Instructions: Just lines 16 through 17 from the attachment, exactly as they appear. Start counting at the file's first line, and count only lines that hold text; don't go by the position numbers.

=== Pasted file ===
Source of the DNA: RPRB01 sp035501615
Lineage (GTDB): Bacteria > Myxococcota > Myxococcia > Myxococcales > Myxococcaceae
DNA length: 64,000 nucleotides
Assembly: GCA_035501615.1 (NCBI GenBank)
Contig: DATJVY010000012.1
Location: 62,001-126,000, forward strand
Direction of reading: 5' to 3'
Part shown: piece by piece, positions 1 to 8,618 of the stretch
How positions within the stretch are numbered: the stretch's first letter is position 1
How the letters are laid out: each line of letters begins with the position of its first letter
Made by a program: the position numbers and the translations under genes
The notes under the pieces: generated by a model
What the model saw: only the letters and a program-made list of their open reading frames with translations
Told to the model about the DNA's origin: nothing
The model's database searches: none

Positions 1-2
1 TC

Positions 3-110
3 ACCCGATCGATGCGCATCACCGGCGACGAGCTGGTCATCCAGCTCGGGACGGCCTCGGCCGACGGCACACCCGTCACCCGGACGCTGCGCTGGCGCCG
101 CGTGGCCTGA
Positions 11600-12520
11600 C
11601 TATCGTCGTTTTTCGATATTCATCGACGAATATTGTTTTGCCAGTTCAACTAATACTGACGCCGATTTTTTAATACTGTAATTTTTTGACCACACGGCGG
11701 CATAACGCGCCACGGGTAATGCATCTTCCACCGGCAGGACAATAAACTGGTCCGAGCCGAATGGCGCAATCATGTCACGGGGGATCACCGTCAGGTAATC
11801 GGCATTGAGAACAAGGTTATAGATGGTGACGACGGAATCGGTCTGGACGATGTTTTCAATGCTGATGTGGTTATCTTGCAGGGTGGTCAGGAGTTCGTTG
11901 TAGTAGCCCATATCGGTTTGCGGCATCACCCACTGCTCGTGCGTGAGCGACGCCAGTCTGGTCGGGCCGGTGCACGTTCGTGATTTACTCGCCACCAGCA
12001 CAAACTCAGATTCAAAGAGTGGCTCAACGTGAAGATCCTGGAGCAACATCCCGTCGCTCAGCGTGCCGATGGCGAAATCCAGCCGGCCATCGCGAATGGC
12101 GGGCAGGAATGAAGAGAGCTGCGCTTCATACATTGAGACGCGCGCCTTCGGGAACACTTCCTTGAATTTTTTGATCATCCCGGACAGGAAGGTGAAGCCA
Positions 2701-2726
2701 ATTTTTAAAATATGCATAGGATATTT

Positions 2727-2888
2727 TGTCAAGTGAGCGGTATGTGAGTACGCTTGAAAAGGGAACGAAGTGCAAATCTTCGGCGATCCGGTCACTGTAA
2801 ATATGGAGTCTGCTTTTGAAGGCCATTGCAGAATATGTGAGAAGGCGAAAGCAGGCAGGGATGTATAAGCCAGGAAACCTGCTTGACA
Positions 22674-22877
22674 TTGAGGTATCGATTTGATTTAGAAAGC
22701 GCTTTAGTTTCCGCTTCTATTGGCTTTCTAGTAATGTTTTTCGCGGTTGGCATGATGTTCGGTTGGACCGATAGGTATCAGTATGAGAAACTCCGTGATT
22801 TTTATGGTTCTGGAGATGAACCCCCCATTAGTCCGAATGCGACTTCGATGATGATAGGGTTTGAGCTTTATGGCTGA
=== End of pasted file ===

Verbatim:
Positions 1-2
1 TC